To illustrate this complex legal situation, panelist Steinthal focused on the recent court case involving Pandora and the American Society of Composers, Authors and Publishers, in which Pandora sought to pay the same rate that traditional radio pays (1.7 percent of revenue) for ASCAP-registered material. (Pandora insists that it is guaranteed protection to have such low rates, while publishers and ASCAP argue that it is unfair and results in an industry where millions of hits on a single song generate less than $600 in compensation.)

Panelist Rushing of SoundExchange gave the audience some historical background, noting that traditionally, radio stations had to buy the rights only to a song. But after 1995, all sound recordings broadcast via digital public performance also required publishing rights. While technically the publishing copyrights are compulsory and masters copyrights are voluntary when dealing with interactive streaming services (and vice-versa for non-interactive streaming), Steinthal and Rushing explained that it is probably best to acknowledge both copyrights.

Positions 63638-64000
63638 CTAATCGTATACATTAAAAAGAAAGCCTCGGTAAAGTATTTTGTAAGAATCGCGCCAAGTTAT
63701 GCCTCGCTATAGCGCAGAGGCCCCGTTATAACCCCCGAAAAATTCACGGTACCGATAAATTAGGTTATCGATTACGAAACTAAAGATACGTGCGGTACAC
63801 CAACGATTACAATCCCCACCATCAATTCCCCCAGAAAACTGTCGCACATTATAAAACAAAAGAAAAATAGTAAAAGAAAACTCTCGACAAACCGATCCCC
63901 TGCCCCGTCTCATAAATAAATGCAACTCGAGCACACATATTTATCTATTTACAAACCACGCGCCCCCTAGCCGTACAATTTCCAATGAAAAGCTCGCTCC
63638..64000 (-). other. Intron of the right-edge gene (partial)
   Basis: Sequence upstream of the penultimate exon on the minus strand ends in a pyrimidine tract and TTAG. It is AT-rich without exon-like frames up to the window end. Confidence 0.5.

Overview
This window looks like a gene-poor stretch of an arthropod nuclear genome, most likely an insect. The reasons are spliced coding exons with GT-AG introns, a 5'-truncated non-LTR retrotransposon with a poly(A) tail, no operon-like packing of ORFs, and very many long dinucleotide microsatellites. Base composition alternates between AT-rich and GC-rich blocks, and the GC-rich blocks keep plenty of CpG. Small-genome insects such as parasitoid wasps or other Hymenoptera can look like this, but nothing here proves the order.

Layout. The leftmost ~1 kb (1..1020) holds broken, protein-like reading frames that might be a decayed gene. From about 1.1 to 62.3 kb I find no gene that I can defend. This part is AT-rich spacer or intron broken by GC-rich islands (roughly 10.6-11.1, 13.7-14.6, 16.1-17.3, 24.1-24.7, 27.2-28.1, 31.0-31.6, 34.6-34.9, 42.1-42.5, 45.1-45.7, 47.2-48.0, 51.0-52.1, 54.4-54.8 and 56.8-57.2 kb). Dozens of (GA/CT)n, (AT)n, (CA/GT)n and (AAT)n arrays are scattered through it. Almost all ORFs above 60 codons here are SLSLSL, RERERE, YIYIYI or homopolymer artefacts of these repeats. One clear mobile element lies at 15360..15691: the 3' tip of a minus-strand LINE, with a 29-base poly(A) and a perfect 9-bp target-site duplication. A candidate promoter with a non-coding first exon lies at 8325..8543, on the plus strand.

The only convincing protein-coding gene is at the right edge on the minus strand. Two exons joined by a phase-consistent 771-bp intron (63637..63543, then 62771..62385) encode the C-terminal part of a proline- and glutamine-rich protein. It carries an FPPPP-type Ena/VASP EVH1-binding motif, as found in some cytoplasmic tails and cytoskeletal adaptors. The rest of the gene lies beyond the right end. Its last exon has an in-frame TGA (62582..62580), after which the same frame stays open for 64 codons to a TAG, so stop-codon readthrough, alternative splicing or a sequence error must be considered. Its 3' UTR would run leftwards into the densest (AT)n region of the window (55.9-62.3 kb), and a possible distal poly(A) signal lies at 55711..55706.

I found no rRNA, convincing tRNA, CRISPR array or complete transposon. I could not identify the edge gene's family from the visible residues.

SXSW Panel: Remixing, Mashups, and Copyright Law

Music and law experts explain how to reuse original compositions while staying in the legal clear.